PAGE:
It takes a team to build a tree house—but what if that team includes one very bossy moose?
When Fox, Toad, Bear, Porcupine, and Skunk set out to build a tree house, they know just what to do: they’ll follow a plan and they’ll work as a team. But when bossy Moose barges in and upends their plans with some of his own, his friends become more and more frustrated…until things go hilariously awry!
This lively rhyming picture book is pure, bouncy fun even as it imparts a subtle lesson about teamwork. Young readers will love to chant along: “But what about you, Moose!”
Corey Rosen Schwartz is a fan of reading, rhyming, and writing with a partner. She is the mother of a bossy she-moose and a sensitive little fox who carries his toolbox everywhere. Visit her online at CoreyRosenSchwartz.com.
Rebecca J. Gomez doesn’t know much about building a tree house, but she is an expert at setting up blanket forts! When she isn’t building forts or writing books, she enjoys reading, making recycled art, and hanging out with her family. She lives in Nebraska with her husband, three kids, two poodles and one parrotlet. Visit her online at RebeccaJGomez.com.
Keika Yamaguchi fondly remembers secret hiding places she and her cousins played in as children. Though she always dreamed of building a tree house, it never happened. In drawing Moose and her friends, Keika has had a second chance at childhood fantasies. She lives in Los Angeles with her dog Ellie. Visit her online at KeikasHouse.com.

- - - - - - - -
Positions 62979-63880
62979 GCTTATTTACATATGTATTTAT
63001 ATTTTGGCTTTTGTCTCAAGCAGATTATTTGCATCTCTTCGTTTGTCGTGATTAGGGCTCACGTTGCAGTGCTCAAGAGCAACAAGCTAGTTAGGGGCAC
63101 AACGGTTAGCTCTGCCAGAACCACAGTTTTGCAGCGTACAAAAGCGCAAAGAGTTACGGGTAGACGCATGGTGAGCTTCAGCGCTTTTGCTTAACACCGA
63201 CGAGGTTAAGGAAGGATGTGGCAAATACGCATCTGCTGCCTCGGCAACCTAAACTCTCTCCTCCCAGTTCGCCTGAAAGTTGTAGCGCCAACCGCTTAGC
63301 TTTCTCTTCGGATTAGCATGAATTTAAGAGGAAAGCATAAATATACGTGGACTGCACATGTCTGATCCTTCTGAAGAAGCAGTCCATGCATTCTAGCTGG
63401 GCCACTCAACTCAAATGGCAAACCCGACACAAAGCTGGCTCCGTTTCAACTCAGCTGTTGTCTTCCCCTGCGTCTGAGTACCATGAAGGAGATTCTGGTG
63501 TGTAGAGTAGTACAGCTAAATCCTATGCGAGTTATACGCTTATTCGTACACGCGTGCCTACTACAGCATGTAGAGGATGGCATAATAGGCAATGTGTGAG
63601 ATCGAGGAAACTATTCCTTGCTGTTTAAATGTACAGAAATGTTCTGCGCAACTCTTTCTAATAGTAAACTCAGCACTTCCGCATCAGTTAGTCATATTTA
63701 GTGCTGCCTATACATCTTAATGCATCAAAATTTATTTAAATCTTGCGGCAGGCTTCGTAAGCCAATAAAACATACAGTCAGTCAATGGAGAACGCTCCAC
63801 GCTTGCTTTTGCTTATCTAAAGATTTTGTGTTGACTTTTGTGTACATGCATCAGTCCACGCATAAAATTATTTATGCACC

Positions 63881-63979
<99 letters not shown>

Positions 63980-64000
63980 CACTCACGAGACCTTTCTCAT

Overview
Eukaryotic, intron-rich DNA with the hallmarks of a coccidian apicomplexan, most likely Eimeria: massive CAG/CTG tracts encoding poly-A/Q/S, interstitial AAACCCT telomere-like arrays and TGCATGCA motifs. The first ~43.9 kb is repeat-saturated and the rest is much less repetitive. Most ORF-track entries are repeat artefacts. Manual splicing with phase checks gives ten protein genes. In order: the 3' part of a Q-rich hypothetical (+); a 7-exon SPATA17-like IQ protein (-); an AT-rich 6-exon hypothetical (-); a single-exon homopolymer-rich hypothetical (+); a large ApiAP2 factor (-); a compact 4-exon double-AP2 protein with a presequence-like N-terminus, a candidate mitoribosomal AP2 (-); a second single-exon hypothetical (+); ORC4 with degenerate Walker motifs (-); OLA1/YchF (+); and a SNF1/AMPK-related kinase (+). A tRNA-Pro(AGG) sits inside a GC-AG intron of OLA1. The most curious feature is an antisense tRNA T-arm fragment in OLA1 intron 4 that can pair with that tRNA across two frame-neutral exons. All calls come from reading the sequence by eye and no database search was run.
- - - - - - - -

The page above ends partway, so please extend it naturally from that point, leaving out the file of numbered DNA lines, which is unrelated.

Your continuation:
Publisher: Atheneum Books for Young Readers (June 9, 2015)
Length: 40 pages
Grades: P - 3
Ages: 4 - 8
Lexile ® AD510L The Lexile reading levels have been certified by the Lexile developer, MetaMetrics®
"Schwartz and Gomez have crafted a pleasant tale in rhyming couplets about working together, pitching in, and planning ahead. The digitally rendered illustrations are colorful and full of activity as animals clad in work clothes tote tool boxes, measure, lift beams, nail, caulk, drill, and construct. The almost perfectly round Toad alone, clad in pink overalls and safety goggles, with a tiny yellow hard hat perched atop, is practically worth the price of admission. Gentle humor successfully communicates the importance of teamwork to young readers."
– Kirkus Reviews, March 2015
"A rhyming, playful story.... The colorful images are soft and playful, with craftily illustrated angst-ridden faces of the forest animals.... The vocabulary is heavy at times, with caulking and dictator appearing among the many potentially unfamiliar words. But this offers a great opportunity to build some early literacy skills, along with the singsong rhyming text. VERDICT The life lesson of sharing and being polite are important ones, making this story a good read for most children."